In 1955, Till was visiting relatives in Money, Mississippi, when he was accused of whistling at a white woman. He was abducted him from his home. His mutilated, beaten body was later discovered in a river.
Till’s cousin, Airicka Gordon-Taylor, said when she heard about Trayvon Martin’s death, the parallels to the Emmett Till case stood out immediately.
“Both were egregious acts of violence towards two young boys, two young black boys that did not deserve to die and have that fate,” she said.
Till’s mother displayed his beaten body in an open casket, triggering the outrage of a nation.
“We’ve come a long way, but we still have a very long way to go,” Gordon-Taylor said.
Trayvon’s parents have endorsed the nationwide protests, calling them the only thing preventing authorities from sweeping the case under the rug.
Others in the African-American community are upset for another reason. They believe the same attention and outrage is missing when other black kids are killed; many right here in Chicago, often by their own peers.
CBS 2’s Mike Parker reports activists listed off the names of more than 100 teenagers who have been killed by gunfire in Chicago in the past year, as a bell sounded to mark the victims’ names.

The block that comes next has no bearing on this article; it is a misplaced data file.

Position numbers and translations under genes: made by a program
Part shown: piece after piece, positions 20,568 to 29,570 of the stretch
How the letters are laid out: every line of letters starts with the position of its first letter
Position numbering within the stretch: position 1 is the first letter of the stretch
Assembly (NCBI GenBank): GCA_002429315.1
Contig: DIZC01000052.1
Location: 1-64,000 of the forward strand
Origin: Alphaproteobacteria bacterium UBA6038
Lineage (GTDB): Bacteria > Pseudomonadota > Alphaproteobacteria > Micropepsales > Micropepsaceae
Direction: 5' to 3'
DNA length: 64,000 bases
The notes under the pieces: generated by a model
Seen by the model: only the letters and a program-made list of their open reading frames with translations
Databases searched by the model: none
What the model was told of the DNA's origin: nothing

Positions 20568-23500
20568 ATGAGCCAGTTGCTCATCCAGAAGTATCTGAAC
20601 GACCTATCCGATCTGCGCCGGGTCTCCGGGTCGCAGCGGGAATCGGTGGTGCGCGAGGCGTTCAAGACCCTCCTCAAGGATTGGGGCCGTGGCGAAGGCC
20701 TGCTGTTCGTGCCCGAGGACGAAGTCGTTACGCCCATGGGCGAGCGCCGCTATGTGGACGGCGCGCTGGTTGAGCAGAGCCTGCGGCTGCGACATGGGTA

The moment came during a college fair held by the Black Star Project for young minority students.
Philip Jackson, executive director of the Black Star Project, said, “As we honor Trayvon, we also want to honor these young children who nobody is marching for, these young people who nobody is holding a protest for.”
At St. Sabina Catholic earlier in the weekend, there was a statue in the sanctuary, meant to represent Trayvon. Like the youth in the pews on Sunday, the statue was wrapped in a hoodie like the one Trayvon was wearing when he was shot. The statue was also holding what Trayvon held as he was killed – a can of iced tea and a bag of Skittles.
Pfleger said martin’s death is part of a larger picture.
“I’m praying in this moment of Trayvon Martin, we connect the dots,” Pfleger said. “If you really honor Trayvon Martin, what are you going to do differently tomorrow about violence? What child are you going to reach out to? What youth center? What school? What will you do differently to fight the violence?”
Chicago Police Supt. Garry McCarthy said, “This is something that’s been building for years, and it really points out two issues in this country that people have been afraid to take on for a long time. And the first thing is race and crime, and the second thing is guns.”
McCarthy said the shooting of Trayvon Martin points out the dangers of allowing people, like neighborhood watch civilians, to legally carry weapons.
McCarthy pointed out police officers train for a year to use their weapons, and they still sometimes make mistakes.
Durbin also questioned applying a self-defense law to this case.
“This notion that anyone can carry a gun and declare themselves a security official and roam the streets of any town in America should be thought through carefully.” Durbin said. “This man who was involved in this had four months of training. I have no idea if it was any good or not. He wouldn’t even follow the directions of a dispatcher who said to leave this young man alone.”
Durbin said the next steps in the investigation are best left to the independent prosecutor looking into the case.